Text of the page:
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bewbies
Sep 23, 2003



Fun Shoe

Sydin posted:

I don't mind the idea of expanded playoffs period, I just dislike this current format which offers functionally zero incentive to winning your division. The best team in baseball and the worst-record playoff team both get dumped into a best of three series in the first round, so why sweat winning the division if you can comfortably grab one of the five billion WC spots? If the format was tweaked so that, for example, division winners got a bye in the first round and the wild cards had to weed themselves down a bit before playing the division winners, then fine whatever have fun expanding the playoffs.

See, this is where they could follow the NFL model (or at least how the NFL used to do it, I dunno if it has changed). Having a first round bye and home field throughout was a huge incentive to win, and that'd be easy to work into an expanded format.

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Bregor
May 31, 2013

People are idiots, Leslie.


I don’t think any of the playoff formats are going to change how much people care about a single regular season game. I don’t feel a palpable difference between an MLB game (one of 162, recent history of 4-5 teams per League making the postseason) and an NBA/NHL game (one of 82, 8 teams per Conference making the postseason). Each individual one is largely meaningless outside of good matchups and rivalries.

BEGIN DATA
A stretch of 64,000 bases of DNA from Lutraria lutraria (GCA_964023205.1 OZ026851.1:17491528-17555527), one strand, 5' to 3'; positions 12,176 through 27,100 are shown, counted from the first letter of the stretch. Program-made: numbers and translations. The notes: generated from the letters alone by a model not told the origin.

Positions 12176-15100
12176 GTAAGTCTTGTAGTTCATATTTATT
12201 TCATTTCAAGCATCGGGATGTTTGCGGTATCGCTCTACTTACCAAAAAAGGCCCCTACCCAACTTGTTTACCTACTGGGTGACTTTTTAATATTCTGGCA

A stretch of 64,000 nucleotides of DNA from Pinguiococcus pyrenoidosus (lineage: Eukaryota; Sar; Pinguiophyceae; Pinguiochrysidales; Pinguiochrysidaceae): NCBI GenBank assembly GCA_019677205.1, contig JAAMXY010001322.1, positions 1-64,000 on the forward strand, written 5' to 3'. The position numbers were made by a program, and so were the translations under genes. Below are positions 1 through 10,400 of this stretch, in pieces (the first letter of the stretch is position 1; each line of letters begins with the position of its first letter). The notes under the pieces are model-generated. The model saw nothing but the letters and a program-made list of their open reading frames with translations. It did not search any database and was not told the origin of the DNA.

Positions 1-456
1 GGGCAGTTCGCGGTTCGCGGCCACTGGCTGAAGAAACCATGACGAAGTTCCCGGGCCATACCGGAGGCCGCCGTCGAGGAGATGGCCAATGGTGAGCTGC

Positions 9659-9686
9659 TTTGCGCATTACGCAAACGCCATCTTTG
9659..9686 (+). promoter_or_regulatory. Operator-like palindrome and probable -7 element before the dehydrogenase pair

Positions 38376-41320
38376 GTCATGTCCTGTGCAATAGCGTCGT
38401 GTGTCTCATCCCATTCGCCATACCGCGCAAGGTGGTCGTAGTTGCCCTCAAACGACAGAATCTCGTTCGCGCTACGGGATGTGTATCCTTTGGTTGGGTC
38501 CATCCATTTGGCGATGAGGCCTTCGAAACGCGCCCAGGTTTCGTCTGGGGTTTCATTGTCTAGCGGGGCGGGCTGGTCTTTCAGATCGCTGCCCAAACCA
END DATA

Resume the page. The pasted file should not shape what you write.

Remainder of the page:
As hilarious as it sounds, a 100+ win team getting bounced by an 80 win team in a 3-game series is dumb and bad. Unless it happens to the Red Sox.

FlamingLiberal
Jan 18, 2009

Would you like to play a game?





The only rule change that I am a hard no on is the stupid extra-innings runner on second rule. Where did they even come up with that?

bawfuls
Oct 28, 2009

NICE POST, BITCH


bewbies posted:

Counterpoint to the con expanded playoffs argument:

Right now, MLB has swung pretty extreme towards the "all in or all out" approach. The handful of super wealthy teams are pretty consistently all in, but the rest of the league basically decides either in preseason or by May if they're going to try for a playoff spot, or bail on the season. Just muddling through a .500 season is no longer really a valid way to run a team: if you decide you're not playoff material, you tank, and tank hard. While this is a prudent approach considering the way the current CBA works -- everyone's figured out that a top quality farm system is the best way to win a WS -- I personally don't think it is good for the game/league as a whole long-term when as many as half of the league's teams are actively tanking every year.

If you expand the number of playoff spots, you give more teams a chance at that lottery, and incentivize more teams to spend in the near term. This should reduce the incentive to go all in with the tank, and should make those mid-career above-average players who are getting so screwed right now much more attractive.

edit -- I'm more or less ambivalent to the playoff format, but I am in favor of anything that encourages less tanking
I'd rather watch superteams and scrub teams than a league full of .500 teams. At least in the former case, you get superteam vs superteam in October. For this reason it is not even clear to me that MLB should be working so hard to "discourage tanking" in the first place.